Boston Terriers are well suited to be apartment dogs and are relatively low maintenance.

Is this a healthy breed?

Unfortunately, the Boston Terrier is also subject to many health problems as a result of its distinctive profile. The short, flattened muzzle means that this breed, like the Boxer, is likely to suffer from complications related to brachycephaly.

Its large, bulging eyes also make It prone to developing a wide variety of eye conditions.

A Boston Terrier Boxer mix will almost definitely make a playful and loving companion. When it comes to appearance, this mix is ​​about the closest thing to a “true” miniature Boxer.

However, this mixture may also require special care, or even ongoing medical attention. This is due to the genetic health problems mentioned above.

The Boston Terrier weighs up to 25 pounds and stands between 15 and 17 inches tall.

The Corgi Boxer mix

 

Cute, lively, and short, the Pembroke Welsh Corgi is a herding breed with real roots. But Corgis are far from ornamental. They are strong and agile dogs, built to train in the field.

Therefore, the Corgi Boxer mix will likely need a significant amount of exercise and attention in order not to get bored.

Both breeds tend to be outgoing and friendly. Therefore, you can probably expect a mixture to exhibit those same characteristics.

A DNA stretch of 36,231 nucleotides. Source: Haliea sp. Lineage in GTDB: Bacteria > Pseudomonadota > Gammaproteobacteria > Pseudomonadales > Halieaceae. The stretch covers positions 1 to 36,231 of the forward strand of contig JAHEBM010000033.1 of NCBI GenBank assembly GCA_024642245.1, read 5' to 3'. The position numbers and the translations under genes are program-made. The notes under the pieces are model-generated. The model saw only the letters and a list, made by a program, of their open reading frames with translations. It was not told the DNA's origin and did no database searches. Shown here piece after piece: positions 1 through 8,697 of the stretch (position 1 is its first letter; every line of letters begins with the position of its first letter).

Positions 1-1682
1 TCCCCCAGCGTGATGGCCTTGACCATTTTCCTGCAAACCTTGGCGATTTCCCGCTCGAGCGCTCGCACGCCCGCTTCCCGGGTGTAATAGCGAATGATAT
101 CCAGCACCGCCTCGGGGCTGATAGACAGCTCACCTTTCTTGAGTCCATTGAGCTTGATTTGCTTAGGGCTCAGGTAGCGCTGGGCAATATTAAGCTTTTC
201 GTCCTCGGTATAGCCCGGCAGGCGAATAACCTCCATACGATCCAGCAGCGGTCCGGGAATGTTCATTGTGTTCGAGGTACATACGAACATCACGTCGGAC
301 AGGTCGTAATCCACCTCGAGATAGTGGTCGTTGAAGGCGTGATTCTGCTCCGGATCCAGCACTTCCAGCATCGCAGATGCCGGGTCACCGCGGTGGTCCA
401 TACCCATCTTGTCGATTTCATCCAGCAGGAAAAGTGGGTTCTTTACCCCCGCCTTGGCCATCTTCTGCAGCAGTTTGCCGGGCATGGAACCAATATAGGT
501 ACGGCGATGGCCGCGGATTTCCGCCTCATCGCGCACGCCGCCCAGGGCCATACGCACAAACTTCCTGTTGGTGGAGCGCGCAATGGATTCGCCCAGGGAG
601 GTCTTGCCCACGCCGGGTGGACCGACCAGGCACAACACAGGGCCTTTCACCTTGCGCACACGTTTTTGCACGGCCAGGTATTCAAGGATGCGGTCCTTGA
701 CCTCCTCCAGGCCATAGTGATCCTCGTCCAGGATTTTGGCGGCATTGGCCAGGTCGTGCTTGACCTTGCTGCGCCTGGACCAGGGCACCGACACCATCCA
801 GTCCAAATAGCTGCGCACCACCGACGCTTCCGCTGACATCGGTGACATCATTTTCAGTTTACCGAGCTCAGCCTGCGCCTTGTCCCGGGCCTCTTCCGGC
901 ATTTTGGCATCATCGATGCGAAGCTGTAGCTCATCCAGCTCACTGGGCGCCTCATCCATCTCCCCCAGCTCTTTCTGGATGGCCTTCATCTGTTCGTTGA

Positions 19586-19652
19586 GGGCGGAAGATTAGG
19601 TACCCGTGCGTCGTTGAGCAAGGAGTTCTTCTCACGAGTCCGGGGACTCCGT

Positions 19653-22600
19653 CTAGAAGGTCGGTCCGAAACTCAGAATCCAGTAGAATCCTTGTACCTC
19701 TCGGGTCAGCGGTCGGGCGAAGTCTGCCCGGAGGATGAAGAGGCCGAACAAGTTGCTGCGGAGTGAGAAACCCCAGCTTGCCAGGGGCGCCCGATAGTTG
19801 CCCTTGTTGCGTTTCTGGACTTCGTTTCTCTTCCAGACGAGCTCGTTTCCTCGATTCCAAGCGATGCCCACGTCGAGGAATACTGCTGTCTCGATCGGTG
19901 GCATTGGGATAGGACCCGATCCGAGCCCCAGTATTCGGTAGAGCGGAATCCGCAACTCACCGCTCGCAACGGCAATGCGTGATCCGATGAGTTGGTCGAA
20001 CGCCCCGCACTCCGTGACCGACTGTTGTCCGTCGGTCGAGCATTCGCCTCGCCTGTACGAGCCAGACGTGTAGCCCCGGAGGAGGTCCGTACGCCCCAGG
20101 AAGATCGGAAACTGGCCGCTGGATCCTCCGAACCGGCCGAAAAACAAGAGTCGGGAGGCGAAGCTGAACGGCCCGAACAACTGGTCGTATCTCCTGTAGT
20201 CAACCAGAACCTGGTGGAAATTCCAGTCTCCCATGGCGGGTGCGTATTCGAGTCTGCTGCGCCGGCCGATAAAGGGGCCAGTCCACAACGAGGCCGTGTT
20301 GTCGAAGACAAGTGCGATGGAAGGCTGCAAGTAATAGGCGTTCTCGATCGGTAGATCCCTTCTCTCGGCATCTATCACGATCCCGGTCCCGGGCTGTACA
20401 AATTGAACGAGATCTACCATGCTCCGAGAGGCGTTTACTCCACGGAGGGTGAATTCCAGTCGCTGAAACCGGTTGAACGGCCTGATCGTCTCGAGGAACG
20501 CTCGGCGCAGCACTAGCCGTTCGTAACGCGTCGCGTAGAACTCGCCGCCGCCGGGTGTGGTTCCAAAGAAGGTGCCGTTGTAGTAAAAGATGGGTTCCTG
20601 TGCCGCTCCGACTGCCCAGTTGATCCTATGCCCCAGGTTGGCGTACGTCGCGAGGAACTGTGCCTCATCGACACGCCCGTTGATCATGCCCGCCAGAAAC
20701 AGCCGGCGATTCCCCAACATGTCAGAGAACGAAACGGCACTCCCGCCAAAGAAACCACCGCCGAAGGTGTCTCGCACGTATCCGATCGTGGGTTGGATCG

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Health problems

Be aware that both Corgis and Boxers are prone to canine hip dysplasia. Therefore, a mix of these breeds can also develop this condition.

Both breeds are also at risk for degenerative myelopathy. This is an incurable disease of the spinal cord that causes paralysis.

Corgis are between 10 and 12 inches tall and can weigh up to 30 pounds.

The English Bulldog Boxer Mix

An English Bulldog Boxer mix is ​​sometimes called the “Bulloxer.” It combines the athleticism and energetic nature of the Boxer with the laid back and endearingly goofy charm of the English Bulldog.

The English Bulldog stands between 14 and 15 inches tall and can weigh up to 50 pounds. Therefore, a Bulldog Boxer Mix will likely be solidly in the small to medium size range.

With its gentle and calm nature, the English Bulldog requires less activity than the Boxer. Any combination of these two breeds is likely to produce a dog with a wonderful temperament.

However, because the English Bulldog is prone to a staggering number of health problems, we cannot in good conscience recommend this combination.

The Beagle Boxer Mix

The Beagle Boxer mix is ​​affectionately known as “Bogle,” and the name reflects Its fun-loving personality.

Beagles have long been popular family dogs, with their adorable big brown eyes and happy attitudes.